Compare and contrast the characters of Brutus and Caesar in Julius Caesar.

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Holly McGlynn eNotes educator | Certified Educator

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"Julius Caesar" is currently undergoing a bit of a critical reappreciation and - as you'll see if you look at other JC Q&As on enotes - there's a lot of argument about the play. So first point is that it depends on how you read the play.

But - for my money - the two are actually very similar characters. Antony says Brutus was "Caesar's angel", and that Caesar loved Brutus dearly (in fact, in some of the sources of the play, Brutus is Caesar's son!). They have a close relationship, it seems, and it is Brutus' betrayal which horrifies Caesar most ("Et tu Brute?" famously expresses shock that even Brutus is part of the conspiracy).

Both men spend most of the play referring to themselves in the third person, a habit not really shared by other characters in the play, and one which underlines their arrogance. As Cassius says

Brutus, and Caesar: what should be in that Caesar?
Why should that name be sounded more than yours?

Brutus is dragged into the conspiracy by an appeal to his arrogance and honour - and even he, idealistically, claims "not because I loved Caesar less, but that I loved Rome more". Caesar's arrogance leads him to think that he's invincible, and he goes to the Capitol, refusing to send an excuse.

Both men get key decisions wrong. Both men are idealistic and arrogant. Both men - in Shakespeare's play - end up dead.

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itssnigdha | Student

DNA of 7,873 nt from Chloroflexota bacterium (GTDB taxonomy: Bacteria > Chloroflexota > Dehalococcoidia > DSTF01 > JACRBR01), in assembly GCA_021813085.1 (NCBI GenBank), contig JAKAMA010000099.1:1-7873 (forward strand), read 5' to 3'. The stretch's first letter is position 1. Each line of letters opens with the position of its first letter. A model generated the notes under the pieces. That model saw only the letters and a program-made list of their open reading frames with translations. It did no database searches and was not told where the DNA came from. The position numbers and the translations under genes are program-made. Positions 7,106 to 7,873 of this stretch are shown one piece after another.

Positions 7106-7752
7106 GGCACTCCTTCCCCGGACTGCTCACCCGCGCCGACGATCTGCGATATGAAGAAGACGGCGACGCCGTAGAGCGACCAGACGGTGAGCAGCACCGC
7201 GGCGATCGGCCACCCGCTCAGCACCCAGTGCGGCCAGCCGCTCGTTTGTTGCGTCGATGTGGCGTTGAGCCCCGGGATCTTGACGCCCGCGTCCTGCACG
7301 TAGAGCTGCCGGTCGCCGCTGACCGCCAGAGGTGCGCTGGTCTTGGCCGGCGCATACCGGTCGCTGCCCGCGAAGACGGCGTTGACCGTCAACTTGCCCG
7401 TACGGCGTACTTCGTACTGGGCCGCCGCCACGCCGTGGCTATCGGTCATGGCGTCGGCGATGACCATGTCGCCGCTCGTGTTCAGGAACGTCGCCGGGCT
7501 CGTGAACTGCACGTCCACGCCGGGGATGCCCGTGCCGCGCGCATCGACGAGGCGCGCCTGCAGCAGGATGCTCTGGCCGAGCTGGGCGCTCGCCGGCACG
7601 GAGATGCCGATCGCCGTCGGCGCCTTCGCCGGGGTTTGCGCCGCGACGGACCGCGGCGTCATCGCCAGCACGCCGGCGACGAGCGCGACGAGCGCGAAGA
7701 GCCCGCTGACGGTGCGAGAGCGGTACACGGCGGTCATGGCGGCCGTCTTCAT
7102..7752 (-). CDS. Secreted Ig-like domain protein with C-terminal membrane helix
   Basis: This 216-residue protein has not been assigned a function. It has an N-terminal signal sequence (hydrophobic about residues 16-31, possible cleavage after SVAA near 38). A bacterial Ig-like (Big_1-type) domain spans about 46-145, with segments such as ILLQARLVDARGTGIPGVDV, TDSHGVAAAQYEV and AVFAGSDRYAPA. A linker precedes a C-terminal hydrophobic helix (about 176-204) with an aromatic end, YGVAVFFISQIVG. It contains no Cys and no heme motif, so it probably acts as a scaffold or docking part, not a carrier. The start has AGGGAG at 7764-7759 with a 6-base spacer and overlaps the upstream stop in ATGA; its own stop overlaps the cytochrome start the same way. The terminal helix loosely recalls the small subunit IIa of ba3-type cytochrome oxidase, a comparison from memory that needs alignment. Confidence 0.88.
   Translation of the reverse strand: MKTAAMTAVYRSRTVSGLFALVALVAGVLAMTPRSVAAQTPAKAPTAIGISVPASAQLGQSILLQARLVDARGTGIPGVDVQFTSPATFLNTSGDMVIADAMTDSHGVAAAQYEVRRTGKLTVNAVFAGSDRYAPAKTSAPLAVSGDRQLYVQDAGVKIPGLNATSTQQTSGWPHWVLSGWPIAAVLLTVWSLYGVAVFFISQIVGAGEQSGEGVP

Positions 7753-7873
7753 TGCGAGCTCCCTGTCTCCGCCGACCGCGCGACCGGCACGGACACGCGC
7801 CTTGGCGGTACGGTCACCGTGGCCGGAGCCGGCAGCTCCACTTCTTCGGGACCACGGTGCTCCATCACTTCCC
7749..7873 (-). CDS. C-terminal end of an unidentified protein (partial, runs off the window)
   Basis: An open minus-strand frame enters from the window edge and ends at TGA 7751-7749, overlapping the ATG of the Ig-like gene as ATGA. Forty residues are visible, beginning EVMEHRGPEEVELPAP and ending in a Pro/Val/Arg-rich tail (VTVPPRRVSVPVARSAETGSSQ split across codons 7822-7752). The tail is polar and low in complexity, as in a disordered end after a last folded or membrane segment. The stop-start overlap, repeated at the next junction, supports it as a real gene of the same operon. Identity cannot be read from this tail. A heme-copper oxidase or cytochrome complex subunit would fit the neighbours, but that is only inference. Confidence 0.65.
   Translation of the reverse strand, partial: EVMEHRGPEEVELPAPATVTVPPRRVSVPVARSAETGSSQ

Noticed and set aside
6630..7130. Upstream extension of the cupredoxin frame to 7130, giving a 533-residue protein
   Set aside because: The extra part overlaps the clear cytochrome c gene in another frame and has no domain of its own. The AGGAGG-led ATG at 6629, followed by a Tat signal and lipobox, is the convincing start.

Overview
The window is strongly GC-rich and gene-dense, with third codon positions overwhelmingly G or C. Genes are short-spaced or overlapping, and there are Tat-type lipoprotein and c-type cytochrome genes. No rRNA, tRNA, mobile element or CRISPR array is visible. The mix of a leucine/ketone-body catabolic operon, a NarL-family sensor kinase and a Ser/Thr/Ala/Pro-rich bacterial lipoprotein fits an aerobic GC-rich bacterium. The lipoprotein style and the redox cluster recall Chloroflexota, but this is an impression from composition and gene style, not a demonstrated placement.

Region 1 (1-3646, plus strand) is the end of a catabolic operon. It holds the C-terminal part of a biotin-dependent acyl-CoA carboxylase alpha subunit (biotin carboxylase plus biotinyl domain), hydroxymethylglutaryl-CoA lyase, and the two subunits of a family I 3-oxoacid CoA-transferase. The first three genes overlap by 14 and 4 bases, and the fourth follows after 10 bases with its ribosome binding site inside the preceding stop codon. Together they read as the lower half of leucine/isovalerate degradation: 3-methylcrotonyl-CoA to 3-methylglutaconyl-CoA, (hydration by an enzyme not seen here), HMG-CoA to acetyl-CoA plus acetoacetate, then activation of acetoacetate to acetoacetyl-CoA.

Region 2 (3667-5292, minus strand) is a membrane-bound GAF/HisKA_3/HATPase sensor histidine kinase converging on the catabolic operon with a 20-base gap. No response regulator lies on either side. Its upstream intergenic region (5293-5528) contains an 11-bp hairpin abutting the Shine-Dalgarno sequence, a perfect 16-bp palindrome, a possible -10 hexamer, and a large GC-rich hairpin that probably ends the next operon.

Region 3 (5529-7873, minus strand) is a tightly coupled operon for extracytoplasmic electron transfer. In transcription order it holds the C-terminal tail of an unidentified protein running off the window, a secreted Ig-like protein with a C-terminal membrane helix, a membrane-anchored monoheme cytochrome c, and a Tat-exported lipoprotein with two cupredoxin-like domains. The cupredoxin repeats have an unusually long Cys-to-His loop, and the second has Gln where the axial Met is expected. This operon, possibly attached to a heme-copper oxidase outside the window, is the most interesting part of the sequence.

Caesar, the title character of William Shakespeare's play "Julius Caesar," and Brutus are both incredibly rich, expertly drawn characters for a play that has everything for everyone.

Caesar is portrayed as a physically weak but shrewd politician. Caesar refuses to be crowned emperor three times to demonstrate that he is unambitious, but in his position, he didn't feel he had to accept a crown as he was already "the man in charge."

Caesar is also physically weaker. He suffers from seizures and during the swimming match with Cassius, he cries,"Help me, Cassius or I sink" (i.2.12). When his wife tries to persuade him not to go the senate because of her premonition, Caesar wavering between magic and his own ego, decides to go anyway.

Brutus is motivated by his love of country, rather than self. He does not act out of selfish reasons but believes his actions will make Rome stronger. Both men are loved by the citizenry.

Caesar is then assassinated, and later Brutus commits suicide. A fitting end for both characters as they put their trust in the wrong people. Brutus puts his trust in Cassius, and ends up ruined, Caesar puts his trust in himself and doesn't realize people will rise against him.

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